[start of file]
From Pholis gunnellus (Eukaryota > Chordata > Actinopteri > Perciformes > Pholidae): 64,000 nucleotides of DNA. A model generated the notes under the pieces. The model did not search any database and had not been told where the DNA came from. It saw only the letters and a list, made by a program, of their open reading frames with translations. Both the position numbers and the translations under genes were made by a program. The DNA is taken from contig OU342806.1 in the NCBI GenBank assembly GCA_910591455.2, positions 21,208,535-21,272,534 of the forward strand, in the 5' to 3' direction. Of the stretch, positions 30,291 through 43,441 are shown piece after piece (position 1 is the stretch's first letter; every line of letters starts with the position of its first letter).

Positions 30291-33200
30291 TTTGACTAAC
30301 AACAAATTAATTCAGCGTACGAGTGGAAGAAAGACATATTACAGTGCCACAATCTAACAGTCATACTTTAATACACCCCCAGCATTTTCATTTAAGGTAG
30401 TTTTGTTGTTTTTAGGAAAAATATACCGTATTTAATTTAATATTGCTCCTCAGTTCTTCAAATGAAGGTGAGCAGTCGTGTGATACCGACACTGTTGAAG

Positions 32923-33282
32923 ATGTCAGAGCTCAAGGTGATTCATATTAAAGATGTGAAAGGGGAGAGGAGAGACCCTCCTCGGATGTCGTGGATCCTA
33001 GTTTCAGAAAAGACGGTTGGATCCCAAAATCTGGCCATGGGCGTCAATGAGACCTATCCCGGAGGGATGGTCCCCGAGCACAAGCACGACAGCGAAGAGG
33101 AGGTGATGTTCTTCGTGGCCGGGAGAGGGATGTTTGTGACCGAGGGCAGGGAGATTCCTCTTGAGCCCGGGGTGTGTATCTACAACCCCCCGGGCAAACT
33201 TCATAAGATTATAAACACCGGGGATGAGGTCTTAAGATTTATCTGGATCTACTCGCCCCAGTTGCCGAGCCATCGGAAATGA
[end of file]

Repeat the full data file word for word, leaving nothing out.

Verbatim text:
From Pholis gunnellus (Eukaryota > Chordata > Actinopteri > Perciformes > Pholidae): 64,000 nucleotides of DNA. A model generated the notes under the pieces. The model did not search any database and had not been told where the DNA came from. It saw only the letters and a list, made by a program, of their open reading frames with translations. Both the position numbers and the translations under genes were made by a program. The DNA is taken from contig OU342806.1 in the NCBI GenBank assembly GCA_910591455.2, positions 21,208,535-21,272,534 of the forward strand, in the 5' to 3' direction. Of the stretch, positions 30,291 through 43,441 are shown piece after piece (position 1 is the stretch's first letter; every line of letters starts with the position of its first letter).

Positions 30291-33200
30291 TTTGACTAAC
30301 AACAAATTAATTCAGCGTACGAGTGGAAGAAAGACATATTACAGTGCCACAATCTAACAGTCATACTTTAATACACCCCCAGCATTTTCATTTAAGGTAG
30401 TTTTGTTGTTTTTAGGAAAAATATACCGTATTTAATTTAATATTGCTCCTCAGTTCTTCAAATGAAGGTGAGCAGTCGTGTGATACCGACACTGTTGAAG

Positions 32923-33282
32923 ATGTCAGAGCTCAAGGTGATTCATATTAAAGATGTGAAAGGGGAGAGGAGAGACCCTCCTCGGATGTCGTGGATCCTA
33001 GTTTCAGAAAAGACGGTTGGATCCCAAAATCTGGCCATGGGCGTCAATGAGACCTATCCCGGAGGGATGGTCCCCGAGCACAAGCACGACAGCGAAGAGG
33101 AGGTGATGTTCTTCGTGGCCGGGAGAGGGATGTTTGTGACCGAGGGCAGGGAGATTCCTCTTGAGCCCGGGGTGTGTATCTACAACCCCCCGGGCAAACT
33201 TCATAAGATTATAAACACCGGGGATGAGGTCTTAAGATTTATCTGGATCTACTCGCCCCAGTTGCCGAGCCATCGGAAATGA